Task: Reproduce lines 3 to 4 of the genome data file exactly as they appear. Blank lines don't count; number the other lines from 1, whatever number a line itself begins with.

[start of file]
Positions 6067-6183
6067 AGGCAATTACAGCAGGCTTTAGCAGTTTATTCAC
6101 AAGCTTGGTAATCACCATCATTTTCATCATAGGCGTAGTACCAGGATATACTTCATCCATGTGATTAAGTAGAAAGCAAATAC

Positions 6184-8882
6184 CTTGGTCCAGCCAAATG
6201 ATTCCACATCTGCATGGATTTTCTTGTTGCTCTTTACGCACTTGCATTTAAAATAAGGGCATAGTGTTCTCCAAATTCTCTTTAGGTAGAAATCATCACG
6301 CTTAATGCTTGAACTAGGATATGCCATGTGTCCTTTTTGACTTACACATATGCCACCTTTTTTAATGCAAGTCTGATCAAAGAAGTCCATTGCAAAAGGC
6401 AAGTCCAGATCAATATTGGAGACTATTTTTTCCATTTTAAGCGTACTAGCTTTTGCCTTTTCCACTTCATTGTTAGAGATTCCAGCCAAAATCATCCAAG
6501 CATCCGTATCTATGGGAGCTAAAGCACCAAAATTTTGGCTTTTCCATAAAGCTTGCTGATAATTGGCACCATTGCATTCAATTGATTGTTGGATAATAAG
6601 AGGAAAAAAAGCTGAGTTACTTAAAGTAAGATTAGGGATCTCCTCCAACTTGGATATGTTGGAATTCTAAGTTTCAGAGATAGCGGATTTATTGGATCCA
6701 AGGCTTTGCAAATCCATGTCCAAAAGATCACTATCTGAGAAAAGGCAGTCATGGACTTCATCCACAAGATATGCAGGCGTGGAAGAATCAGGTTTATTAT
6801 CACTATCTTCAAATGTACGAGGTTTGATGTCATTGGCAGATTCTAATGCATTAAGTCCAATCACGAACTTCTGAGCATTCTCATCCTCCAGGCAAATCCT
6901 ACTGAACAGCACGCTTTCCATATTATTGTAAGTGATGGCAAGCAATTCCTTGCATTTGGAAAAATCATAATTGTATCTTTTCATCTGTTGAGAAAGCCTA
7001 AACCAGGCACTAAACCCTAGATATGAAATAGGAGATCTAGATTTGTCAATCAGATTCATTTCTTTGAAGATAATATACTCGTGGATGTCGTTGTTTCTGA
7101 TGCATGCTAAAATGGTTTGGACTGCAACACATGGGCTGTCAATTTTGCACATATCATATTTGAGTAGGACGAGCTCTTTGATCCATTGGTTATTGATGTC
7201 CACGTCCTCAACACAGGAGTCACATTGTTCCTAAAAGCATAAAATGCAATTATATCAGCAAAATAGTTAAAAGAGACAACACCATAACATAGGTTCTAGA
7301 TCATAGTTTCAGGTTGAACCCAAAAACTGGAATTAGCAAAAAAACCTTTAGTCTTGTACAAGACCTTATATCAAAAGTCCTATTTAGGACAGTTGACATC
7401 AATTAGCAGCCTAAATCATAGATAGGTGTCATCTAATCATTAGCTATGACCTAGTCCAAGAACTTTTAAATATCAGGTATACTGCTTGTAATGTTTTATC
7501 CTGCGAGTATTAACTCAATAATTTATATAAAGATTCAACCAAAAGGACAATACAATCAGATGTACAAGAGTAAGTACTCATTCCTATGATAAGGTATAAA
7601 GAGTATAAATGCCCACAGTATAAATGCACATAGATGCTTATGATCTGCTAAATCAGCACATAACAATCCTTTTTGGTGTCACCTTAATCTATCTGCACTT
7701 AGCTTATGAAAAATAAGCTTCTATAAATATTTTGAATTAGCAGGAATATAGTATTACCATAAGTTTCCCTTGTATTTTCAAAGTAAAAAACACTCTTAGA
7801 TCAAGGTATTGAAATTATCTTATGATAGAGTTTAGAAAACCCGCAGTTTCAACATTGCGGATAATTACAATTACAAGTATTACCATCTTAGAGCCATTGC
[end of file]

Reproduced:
6101 AAGCTTGGTAATCACCATCATTTTCATCATAGGCGTAGTACCAGGATATACTTCATCCATGTGATTAAGTAGAAAGCAAATAC

Positions 6184-8882